Announced over the weekend, the dual-wielding Ashe has finally given a playable face to the Deadlock Gang. More important, however, is that Overwatch finally has another core damage dealer, instead of the ability-centric heroes that been so prominent of late.
The genesis of Ashe actually came from the production of the Reunion animated short, which was shown at Blizzcon yesterday. Two of the Overwatch developers later explained that after Reunion was put together, the team was immediately drawn to Ashe as a hero, and pushed forward with her inclusion rather than buffing out Overwatch‘s roster of tanks or support heroes.
Her moment-to-moment role is pretty straightforward. Her standard shotgun, which has 12 rounds, can be fired hip-fire or through a secondary scope. The hip-fire is reasonably quick – about three shots a second, although it’s not fully automatic – while the scoped fire is about half as quick.
The scoped fire is interesting in that it gives you the accuracy of a Widowmaker, but not quite the damage. A scoped headshot won’t kill a 200HP hero (it only does 170 damage) but it will put Tracer in the grave. For the rest of the 200 HP roster – which includes Zenyatta, Hanzo, Junkrat, Soldier 76, and so on – three body shots are enough to do the trick.
Ashe’s hip-fire is relatively weak, but a headshot will still do anywhere from 50 to 80 damage depending on distance. A body shot at close range will do 40 damage, but there’s a significant fall off. Her grenade does around 80 all up, 40 from the initial blast and another 40 over time d
As for Bob, the ultimate, it’s best to think of it as a mix of Reinhardt and Hammond. When Bob is activated, he charges in a straight line and knocks enemies into the air. After the charge, Bob will stay in position like a turret – a 1200 HP turret that can be healed like any other hero, no less. It’ll be handy should Torbjorn grow in popularity,
Bob’s utility is actually pretty limited once he stops moving: he’s a turret that can’t move, without Bastion’s raw damage output. But her consistency with her primary gun, and being able to boop heroes away, offers plenty of utility.
The pro players, interestingly, weren’t convinced that Ashe would pose a greater threat to airborne characters than McCree. When asked at the post-match press conference yesterday, Australian coach Jordan “Gunba” Graham said they’d need to see the numbers. On the surface, however, they reasoned that Ashe would probably no different, if not easier for Pharah to face, depending on the damage falloff.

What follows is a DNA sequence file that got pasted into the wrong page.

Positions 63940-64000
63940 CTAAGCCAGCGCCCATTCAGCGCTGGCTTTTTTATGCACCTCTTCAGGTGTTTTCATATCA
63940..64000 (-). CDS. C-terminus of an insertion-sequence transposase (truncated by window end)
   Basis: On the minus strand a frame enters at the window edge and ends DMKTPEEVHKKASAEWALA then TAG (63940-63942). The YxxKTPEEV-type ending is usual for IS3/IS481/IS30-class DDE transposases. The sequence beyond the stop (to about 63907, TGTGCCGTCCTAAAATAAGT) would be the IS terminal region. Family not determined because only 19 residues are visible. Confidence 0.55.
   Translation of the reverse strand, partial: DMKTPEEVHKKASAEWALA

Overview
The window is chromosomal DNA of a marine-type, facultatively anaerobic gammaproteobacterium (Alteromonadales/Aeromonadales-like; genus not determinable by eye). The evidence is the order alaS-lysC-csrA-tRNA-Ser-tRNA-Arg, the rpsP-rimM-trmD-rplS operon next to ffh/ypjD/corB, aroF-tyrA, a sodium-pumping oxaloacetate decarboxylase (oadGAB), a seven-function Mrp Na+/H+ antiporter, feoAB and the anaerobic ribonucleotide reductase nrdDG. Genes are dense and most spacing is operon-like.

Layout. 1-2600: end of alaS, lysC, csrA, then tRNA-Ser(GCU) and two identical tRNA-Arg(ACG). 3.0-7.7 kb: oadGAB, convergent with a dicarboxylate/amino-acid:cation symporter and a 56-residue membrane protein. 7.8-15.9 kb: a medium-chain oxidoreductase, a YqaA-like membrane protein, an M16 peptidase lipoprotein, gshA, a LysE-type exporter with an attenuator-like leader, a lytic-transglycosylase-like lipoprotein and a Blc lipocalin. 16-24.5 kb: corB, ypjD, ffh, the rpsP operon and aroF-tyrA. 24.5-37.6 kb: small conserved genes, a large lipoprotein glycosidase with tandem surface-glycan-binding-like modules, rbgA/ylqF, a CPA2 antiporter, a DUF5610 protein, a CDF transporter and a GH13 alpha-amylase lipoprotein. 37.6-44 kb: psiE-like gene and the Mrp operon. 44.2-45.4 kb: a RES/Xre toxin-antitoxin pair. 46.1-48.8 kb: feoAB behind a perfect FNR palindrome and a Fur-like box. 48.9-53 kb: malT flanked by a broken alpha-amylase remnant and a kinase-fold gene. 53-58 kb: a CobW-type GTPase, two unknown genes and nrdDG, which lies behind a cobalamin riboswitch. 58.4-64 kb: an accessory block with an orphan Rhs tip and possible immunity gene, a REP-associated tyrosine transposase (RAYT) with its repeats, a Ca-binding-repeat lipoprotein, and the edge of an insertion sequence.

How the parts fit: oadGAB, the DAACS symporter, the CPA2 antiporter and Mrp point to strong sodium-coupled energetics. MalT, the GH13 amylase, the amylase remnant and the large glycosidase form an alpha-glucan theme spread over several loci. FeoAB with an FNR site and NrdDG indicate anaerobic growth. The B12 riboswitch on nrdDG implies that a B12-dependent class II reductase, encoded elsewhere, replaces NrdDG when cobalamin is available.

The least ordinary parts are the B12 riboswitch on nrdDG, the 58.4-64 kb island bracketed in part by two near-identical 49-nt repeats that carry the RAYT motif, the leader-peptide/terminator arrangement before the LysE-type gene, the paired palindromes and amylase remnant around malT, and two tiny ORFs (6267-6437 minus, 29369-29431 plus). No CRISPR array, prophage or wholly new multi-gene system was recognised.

It’s also worth noting that McCree fires faster, particularly compared to Ashe’s scoped rifle. So Ashe’s talents might be better suited towards combating beefier opponents, dive compositions and perhaps even Brigitte to some extent with the utility of the grenade. The grenade itself is mostly an annoyance given how long it takes for the full damage to take effect, but it could be a handy response to GOAT-style compositions (where an enemy team groups up tightly to surge towards or through a chokepoint). Combining with Ana should be fun as well, although I wasn’t able to see that on the show floor.
If nothing else, it’s nice to have another hero that’s based around a weapon rather than a set of disruptive abilities. The only post-launch damage dealers, Sombra and Doomfist, are incredibly ability-centric. Sombra’s rework has made her vastly more viable, but it’s also a hero that really requires team coordination to function.
The trajectory of Overwatch as well has meant that core damage dealers have either needed a rework to remain relevant. Ashe provides a fresh damage dealing option that’s useful in the majority of situations. It’s a little like Moira at launch, a hero that can contribute to seemingly every situation while still having a potential escape. How much relevance Ashe brings to the competitive meta is another story altogether.
The author travelled to Blizzcon as a guest of Blizzard.